Understanding Support and Resistance Levels

Understanding Support and Resistance Levels

How to Trade Using Support and Resistance Levels

Fundamentals of Using Support and Resistance to Make Better Trading Decisions

Trading is something we all know is a big subject, of course, anything that helps us make money is a big subject, with this not being an exception. With the vast nature of the subject matter, we need to look at an essential part of the game which can determine your success or failure known as support and resistance. 

Support and resistance levels are points in time that are important. They are levels where the forces of supply and demand meet. These levels are essential for determining supply and demand as well as market psychology. When S&R levels get broken, the forces of supply and demand that created them are believed to have moved, and when this happens, new levels of S&R will appear.

Going further, let’s correctly understand the definition of support and resistance.


What is support?

Support is the point at which demand is enough to prevent the stock from falling any further. The basis is that as price drops and reaches support, demand becomes more (buyers become more inclined to buy) and supply becomes less (buyers become less willing to sell).

What is resistance?

Resistance is a level at which supply is strong enough to stock from rising any further. The basis of this is that when prices rise to the point of resistance, supply becomes more (sellers more inclined to sell) and demand less (with buyers less willing to buy).

Basically, supply is a point where the price tends to stop falling and resistance vice versa. Many would look at what has been said so far and try to make meaning of what has been said, especially on how it can help with making trade decisions and still find it difficult. Let’s move on, as there is more to learn.

Irrespective of what we know, to use S&R effectively, we need to understand how asset prices move typically so that we can interpret S&R from that context. There are also various kinds of S&R factors, such as minor and major. We expect to break lower levels, while significant levels are more likely to hold, causing the price to move in the opposite direction. We can begin making better decisions with this data provided, based on support and resistance.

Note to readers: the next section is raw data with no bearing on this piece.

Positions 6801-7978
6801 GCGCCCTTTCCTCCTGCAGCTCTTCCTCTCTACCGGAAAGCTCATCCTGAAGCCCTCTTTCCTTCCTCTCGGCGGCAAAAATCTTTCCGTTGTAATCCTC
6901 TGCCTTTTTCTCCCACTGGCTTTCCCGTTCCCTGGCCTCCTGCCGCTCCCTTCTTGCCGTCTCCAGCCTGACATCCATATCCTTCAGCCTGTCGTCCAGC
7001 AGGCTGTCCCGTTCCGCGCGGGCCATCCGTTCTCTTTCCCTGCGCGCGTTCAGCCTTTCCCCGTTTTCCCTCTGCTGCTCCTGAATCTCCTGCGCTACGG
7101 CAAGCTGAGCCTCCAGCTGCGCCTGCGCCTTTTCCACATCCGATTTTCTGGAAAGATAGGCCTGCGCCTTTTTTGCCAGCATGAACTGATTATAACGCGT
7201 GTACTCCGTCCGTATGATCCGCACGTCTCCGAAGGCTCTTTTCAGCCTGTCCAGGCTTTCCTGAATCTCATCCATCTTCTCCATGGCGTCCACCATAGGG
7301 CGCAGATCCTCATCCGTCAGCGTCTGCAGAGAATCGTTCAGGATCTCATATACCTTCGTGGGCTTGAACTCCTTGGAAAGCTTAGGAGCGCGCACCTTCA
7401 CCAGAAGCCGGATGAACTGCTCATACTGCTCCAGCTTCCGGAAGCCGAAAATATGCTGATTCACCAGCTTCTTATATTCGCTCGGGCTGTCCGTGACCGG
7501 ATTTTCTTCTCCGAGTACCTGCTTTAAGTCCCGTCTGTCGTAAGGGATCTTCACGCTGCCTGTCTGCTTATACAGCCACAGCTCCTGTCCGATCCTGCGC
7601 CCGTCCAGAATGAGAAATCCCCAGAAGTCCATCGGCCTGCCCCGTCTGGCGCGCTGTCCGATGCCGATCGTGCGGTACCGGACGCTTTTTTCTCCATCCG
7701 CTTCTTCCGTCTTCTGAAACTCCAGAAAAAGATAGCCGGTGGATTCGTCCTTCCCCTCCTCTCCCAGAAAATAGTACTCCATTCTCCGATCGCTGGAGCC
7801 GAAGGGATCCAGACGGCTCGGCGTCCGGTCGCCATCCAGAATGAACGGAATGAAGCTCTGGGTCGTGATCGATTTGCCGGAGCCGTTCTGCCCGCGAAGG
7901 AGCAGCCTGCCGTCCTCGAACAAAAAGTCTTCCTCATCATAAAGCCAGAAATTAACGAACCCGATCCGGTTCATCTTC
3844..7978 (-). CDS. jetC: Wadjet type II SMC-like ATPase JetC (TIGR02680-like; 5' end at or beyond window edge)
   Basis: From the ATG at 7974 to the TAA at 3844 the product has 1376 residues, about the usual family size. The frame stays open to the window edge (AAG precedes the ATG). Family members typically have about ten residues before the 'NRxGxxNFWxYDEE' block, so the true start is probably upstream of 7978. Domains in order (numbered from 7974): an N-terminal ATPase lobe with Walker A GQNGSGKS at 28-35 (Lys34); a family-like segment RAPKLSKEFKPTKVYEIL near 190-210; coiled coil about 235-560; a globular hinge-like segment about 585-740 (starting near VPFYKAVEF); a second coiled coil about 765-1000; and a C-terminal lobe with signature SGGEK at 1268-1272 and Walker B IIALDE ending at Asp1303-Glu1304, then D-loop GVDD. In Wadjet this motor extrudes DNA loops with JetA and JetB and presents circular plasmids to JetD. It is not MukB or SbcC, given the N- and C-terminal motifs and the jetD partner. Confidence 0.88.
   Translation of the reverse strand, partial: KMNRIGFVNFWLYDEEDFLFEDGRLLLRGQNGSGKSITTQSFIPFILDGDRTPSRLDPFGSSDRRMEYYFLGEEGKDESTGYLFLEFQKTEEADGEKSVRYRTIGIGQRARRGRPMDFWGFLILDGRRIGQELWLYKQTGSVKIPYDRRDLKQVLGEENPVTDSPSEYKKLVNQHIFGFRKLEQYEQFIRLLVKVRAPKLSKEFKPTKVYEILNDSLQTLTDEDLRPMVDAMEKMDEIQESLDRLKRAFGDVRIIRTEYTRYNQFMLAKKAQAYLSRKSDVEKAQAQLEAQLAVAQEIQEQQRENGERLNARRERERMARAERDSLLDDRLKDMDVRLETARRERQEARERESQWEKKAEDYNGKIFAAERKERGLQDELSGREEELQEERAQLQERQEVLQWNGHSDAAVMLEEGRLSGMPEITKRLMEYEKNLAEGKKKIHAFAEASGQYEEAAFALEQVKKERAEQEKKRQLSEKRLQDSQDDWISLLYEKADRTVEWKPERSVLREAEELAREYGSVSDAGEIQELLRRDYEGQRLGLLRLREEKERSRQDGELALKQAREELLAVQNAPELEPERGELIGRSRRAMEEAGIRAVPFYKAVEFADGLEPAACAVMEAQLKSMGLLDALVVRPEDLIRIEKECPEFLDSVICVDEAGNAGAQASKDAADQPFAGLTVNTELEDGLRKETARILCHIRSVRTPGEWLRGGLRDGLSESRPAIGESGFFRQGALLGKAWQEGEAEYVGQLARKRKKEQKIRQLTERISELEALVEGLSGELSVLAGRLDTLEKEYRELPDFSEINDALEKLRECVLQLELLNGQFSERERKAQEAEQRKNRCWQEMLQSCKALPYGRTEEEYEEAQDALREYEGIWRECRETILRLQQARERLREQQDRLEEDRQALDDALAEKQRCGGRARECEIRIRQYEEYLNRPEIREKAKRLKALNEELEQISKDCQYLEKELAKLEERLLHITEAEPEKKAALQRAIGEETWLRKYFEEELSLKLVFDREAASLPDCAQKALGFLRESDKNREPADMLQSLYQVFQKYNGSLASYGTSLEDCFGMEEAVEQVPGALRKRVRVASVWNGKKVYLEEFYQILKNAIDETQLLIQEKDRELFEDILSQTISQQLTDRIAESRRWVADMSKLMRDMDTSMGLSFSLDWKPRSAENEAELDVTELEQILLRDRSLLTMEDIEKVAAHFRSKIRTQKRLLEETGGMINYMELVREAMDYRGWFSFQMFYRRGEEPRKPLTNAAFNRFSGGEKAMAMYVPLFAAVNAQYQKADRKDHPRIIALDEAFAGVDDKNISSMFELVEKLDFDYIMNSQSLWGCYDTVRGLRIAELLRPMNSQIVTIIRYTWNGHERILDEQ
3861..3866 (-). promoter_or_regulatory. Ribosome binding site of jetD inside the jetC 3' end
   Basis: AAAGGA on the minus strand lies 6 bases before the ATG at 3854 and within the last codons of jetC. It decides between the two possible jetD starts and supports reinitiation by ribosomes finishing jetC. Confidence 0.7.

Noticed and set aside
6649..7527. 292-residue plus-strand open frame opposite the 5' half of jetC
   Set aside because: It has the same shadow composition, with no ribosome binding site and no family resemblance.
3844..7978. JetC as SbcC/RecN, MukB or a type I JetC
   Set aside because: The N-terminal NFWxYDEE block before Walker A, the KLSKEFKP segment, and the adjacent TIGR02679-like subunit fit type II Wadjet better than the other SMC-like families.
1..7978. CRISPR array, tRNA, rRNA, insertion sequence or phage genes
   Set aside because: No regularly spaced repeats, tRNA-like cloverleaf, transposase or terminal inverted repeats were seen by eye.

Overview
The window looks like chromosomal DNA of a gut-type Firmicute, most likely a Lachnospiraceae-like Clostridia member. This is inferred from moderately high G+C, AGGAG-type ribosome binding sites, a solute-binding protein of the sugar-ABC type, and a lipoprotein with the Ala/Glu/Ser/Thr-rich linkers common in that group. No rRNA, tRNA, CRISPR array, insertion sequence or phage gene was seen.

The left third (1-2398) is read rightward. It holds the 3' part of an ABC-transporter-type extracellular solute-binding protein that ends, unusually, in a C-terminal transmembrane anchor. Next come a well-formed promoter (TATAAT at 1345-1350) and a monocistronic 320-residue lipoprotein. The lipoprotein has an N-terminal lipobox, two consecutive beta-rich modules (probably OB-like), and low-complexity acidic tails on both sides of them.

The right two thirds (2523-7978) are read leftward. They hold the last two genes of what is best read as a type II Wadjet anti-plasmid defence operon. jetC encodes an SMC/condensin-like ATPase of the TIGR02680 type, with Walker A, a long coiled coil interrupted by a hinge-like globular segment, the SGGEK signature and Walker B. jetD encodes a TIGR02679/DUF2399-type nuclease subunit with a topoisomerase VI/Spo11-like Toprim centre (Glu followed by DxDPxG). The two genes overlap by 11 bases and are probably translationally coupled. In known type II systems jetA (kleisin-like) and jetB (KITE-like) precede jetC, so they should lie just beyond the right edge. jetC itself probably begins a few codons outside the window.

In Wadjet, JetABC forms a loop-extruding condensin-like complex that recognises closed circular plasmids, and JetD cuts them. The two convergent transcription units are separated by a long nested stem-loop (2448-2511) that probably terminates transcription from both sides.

So, what are the other things you need to understand when it comes to S&R and how to trade with it effectively?

Trends, Ranges and Support and Resistance

First off, S&R levels are highlighted with angled or horizontal lines known as trendlines. Once the price stalls and reverses successively on two occasions in the same price area, then you notice a horizontal line drawn there to highlight the fact that the market is struggling to move past that particular area or region.

When we talk about an Uptrend, we find prices making higher highs and on the other side, lower lows. In a downtrend, on the other hand, we find prices making lower lows and higher highs. You have to connect the highs and lows during a trend and then extend the line to the right to see where the price may find support or resistance in the imminent future.

Major and Minor Support and Resistance

Significant S&R areas are price areas that have recently caused a trend reversal. If previously a price had higher trends, and all of a sudden reverse into a downtrend, the point where the price reversal takes place is known as a strong resistance level. Also, where a downtrend ends and an uptrend begins is known as a strong support level.

Now, when the price comes back to a major area of S&R, it finds it hard to breakthrough and often moves back in the other direction. Let’s look at it this way; if a price happens to fall to a strong support level, it may bounce upwards off it. This price might later break through it, but usually, the price retreats from the level a couple of times before doing so eventually.